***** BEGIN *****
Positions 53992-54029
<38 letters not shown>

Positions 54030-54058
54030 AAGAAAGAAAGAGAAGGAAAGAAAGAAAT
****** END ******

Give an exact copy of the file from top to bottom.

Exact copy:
Positions 53992-54029
<38 letters not shown>

Positions 54030-54058
54030 AAGAAAGAAAGAGAAGGAAAGAAAGAAAT